When will replacement be needed and about how much (tires and brakes)?

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2018 CX-5 Touring AWD
I have a three-year-old CX-5 Touring. My car is serviced at the dealer. All these times I've brought it in for service I've been told the car is fine and nothing needs to be changed or serviced. The change all the fluids (oil, coolant, windshield, etc) and I'm on my way. This past January (2021), when my car turned three, I was told that there is some wear in the tires and the brake pads but that there was no need to change them then. However, that left me thinking that I might have to spend some money on these things and that it's not going to be cheap, I know that tires are not cheap, not sure about breaks. So my guess is that by the time I bring my car in for service again in July of this year, my car will be just shy of 30K miles (about 29,250 miles if my guess is right). Is there a way to predict when they will need to be changed? And when that happens, is there a way to have an idea how much I will have to pay? I checked the tires and the ones I was thinking about would cost me around $1K out the door but I don't know the first thing about brakes.

Thanks.
 

CarpeDiem

Under Pressure
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Superstitions
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2021 Carbon T
Tires should be replaced when the tread depth is less than 1/8” - by the time all the tread wear bars are showing it is slightly past due. As for the brakes, so much depends on how you drive (brake late and hard), the type if driving you do (freeway versus stop and go), and the miles you put in the vehicle that it is impossible to predict when they will need to be replaced. I had a pickup which lasted over 75,000 miles before it needed new brakes - mostly freeway miles. As for cost, the dealer will be the most costly, but they should use OEM parts. Independent tire or brake shops may cost less and you may be able to choose higher quality brake pads and discs.
 
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2018 CX-5 Touring AWD
Tires should be replaced when the tread depth is less than 1/8” - by the time all the tread wear bars are showing it is slightly past due. As for the brakes, so much depends on how you drive (brake late and hard), the type if driving you do (freeway versus stop and go), and the miles you put in the vehicle that it is impossible to predict when they will need to be replaced. I had a pickup which lasted over 75,000 miles before it needed new brakes - mostly freeway miles. As for cost, the dealer will be the most costly, but they should use OEM parts. Independent tire or brake shops may cost less and you may be able to choose higher quality brake pads and discs.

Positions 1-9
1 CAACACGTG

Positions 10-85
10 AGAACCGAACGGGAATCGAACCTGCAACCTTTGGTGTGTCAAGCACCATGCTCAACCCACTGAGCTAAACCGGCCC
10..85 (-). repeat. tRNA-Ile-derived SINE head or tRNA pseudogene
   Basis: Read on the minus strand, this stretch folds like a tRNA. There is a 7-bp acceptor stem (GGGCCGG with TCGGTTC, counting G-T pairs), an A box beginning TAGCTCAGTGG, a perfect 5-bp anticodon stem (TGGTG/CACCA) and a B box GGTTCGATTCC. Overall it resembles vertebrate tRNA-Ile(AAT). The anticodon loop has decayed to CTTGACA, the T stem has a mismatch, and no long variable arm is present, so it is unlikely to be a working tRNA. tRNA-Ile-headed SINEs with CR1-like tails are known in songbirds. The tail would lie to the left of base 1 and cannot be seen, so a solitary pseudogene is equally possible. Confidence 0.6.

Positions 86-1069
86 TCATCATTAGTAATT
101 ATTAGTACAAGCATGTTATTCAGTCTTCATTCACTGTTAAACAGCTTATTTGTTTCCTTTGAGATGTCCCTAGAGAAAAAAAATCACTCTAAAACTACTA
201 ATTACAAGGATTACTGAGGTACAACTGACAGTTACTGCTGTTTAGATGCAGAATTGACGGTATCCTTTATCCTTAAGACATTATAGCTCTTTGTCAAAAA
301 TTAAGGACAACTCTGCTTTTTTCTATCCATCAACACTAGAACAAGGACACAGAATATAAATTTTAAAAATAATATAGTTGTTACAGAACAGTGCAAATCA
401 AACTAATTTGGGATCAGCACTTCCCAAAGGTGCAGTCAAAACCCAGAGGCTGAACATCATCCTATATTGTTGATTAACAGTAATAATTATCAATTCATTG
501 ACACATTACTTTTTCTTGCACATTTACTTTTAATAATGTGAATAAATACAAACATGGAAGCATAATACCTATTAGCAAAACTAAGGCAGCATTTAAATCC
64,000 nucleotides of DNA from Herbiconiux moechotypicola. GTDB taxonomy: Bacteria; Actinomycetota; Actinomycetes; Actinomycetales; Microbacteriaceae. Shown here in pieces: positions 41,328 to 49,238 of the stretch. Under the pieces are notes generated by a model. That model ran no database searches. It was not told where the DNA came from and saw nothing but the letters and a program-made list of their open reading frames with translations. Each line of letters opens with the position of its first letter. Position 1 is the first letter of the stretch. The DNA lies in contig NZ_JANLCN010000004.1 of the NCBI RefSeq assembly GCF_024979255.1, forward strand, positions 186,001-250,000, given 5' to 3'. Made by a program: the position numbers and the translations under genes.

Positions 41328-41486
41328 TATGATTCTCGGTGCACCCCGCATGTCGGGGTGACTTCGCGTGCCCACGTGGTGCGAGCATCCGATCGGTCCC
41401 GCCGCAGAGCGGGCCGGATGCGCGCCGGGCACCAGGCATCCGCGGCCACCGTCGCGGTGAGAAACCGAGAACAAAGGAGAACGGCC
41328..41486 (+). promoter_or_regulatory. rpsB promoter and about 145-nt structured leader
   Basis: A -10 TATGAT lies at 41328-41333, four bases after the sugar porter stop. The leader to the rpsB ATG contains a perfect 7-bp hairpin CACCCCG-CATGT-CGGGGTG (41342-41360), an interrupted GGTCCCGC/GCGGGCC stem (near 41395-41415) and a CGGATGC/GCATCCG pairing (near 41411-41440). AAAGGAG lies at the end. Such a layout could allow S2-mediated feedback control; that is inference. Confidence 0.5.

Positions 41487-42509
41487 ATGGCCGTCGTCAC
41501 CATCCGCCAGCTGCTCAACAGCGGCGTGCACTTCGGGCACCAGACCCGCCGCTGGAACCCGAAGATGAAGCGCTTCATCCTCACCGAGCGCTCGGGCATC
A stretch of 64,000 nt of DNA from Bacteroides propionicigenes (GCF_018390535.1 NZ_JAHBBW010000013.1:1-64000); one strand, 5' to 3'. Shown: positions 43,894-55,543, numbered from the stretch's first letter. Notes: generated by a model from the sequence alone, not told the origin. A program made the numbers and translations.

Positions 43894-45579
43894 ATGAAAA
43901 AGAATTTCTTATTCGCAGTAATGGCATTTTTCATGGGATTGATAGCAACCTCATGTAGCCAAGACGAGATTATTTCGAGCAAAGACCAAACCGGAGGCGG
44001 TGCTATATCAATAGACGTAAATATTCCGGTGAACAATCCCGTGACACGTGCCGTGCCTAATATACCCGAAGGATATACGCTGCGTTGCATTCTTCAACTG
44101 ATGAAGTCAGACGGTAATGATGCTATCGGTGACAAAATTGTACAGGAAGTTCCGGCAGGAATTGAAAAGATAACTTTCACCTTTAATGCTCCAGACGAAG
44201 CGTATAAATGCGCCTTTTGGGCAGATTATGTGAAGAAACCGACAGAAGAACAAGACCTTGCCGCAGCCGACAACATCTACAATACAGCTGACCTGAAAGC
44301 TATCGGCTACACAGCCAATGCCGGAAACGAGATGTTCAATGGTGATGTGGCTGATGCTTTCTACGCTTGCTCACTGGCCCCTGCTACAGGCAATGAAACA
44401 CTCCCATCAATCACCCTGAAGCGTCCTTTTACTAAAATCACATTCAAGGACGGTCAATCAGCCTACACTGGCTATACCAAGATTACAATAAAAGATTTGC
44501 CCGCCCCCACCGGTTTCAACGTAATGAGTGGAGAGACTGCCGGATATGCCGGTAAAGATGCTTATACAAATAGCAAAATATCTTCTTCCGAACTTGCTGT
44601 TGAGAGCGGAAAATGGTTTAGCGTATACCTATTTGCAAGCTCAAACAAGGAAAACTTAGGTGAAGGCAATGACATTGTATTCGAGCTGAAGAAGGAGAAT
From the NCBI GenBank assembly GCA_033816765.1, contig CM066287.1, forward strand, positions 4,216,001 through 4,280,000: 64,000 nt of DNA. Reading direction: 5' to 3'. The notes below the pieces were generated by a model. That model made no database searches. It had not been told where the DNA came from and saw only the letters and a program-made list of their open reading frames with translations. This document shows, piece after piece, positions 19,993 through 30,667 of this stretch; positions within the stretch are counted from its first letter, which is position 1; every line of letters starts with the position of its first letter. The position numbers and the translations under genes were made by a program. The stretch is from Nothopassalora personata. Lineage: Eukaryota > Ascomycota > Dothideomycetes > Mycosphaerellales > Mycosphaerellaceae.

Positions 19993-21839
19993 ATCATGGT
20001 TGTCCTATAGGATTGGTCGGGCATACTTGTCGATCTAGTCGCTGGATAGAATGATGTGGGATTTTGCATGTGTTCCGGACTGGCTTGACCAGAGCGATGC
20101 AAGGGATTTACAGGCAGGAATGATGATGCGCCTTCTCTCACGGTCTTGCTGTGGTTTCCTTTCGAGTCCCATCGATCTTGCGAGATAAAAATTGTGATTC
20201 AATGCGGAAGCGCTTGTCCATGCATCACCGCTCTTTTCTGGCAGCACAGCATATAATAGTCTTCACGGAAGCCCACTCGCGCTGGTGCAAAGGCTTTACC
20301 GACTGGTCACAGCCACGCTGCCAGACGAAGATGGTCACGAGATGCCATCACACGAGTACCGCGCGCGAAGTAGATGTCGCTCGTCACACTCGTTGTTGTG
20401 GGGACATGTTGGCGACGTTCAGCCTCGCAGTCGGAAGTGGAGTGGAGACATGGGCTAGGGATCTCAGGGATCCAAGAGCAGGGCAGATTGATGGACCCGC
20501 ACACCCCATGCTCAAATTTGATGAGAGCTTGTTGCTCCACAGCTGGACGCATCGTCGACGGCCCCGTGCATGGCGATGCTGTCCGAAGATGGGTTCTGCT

So, as of January 2021, this is how they (the dealer) marked the tires:

LF & RF >6/32"
LR & RR 4/32" - 6/32

And the brakes:

LF & RF 50%
LR & RR 20% - 50%

Are you saying that my best option for brakes is NOT with the dealer? Do not get OEM parts because others are of higher quality?

As for tires, after reading a little about it, Michellin is winning the race.

Thanks for your response.
 
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South Carolina
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12 MZ5 13 CX-5
I only use OEM pads and rotors, but I change them myself. Figure $450-ish for pads, rotors, and hardware. Then any mechanic (or you!) can install them, saving a bunch of money in labor.
 

yrwei52

2016 Mazda CX-5 GT AWD w/Tech Pkg
Contributor
:
Plano, Texas, USA
I have a three-year-old CX-5 Touring. My car is serviced at the dealer. All these times I've brought it in for service I've been told the car is fine and nothing needs to be changed or serviced. The change all the fluids (oil, coolant, windshield, etc) and I'm on my way. This past January (2021), when my car turned three, I was told that there is some wear in the tires and the brake pads but that there was no need to change them then. However, that left me thinking that I might have to spend some money on these things and that it's not going to be cheap, I know that tires are not cheap, not sure about breaks. So my guess is that by the time I bring my car in for service again in July of this year, my car will be just shy of 30K miles (about 29,250 miles if my guess is right). Is there a way to predict when they will need to be changed? And when that happens, is there a way to have an idea how much I will have to pay? I checked the tires and the ones I was thinking about would cost me around $1K out the door but I don't know the first thing about brakes.

Thanks.
You have a 2018 CX-5 Touring (FWD? AWD?), and you have 225/55R19 GT wheels and tires which is the only MY on CX-5 which has 19” wheels on Touring. With 29,250 miles, your next big-ticket expense should be tires (~ $1,000). With 4/32" ~ 6/32” (apparently tire rotation hasn’t been done regularly) on tread depth from your dealer’s report, your Toyo A36 with “300 A A” UTQG should have some miles left if your driving demand on road condition is not critical. Many consider changing tires at 4/32“ tread depth, but legally most States use 2/32” when the wear bar on tire tread showed. Check the following treads for your tire selections:

225/55R19 Tire Comparison Table for CX-5 GT - Many to Choose From

Tire Recommendations?

Continental CrossContact LX25 vs Michelin CrossClimate SUV (17 inch)?

Continental Crosscontact LX25 Tires

Best All-Season Michelin 225/55R19 Tires

You definitely don’t want to go to your Mazda dealer for tire replacement. Depending on your location, I highly recommend a local Discount Tire / America’s Tire for a set of new tires with many benefits:

Stock Tire Life

Speaking about your brakes, usually you’d need rear brakes first depending on your driving habit. The dealer says your CX-5 has about 50% brake pad life left at the front, and 20% ~ 50% left at the rear. You can try some reputable independent brake shops such as Brakes Plus® having a second opinion on RR brake which has only 20% left. The dealer will use OEM brake pads which I prefer, but make sure to use non-Value-Products (bette) OEM pads as there’re 2 different lines of OEM maintenance parts.

You can consider to drain-and-fill the ATF for your automatic transmission around 50K or 60K miles. If you have an AWD, consider to change the gear lube in front transfer case and rear differential.

Finally, if your Mazda dealer has changed the coolant on your CX-5 which is not supposed to until 120K miles or 10 years, your Mazda dealer isn’t trustworthy.

As for the cost, the best way is to get a quote for a job in your area as the price difference sometimes is substantial between, say, California and Texas.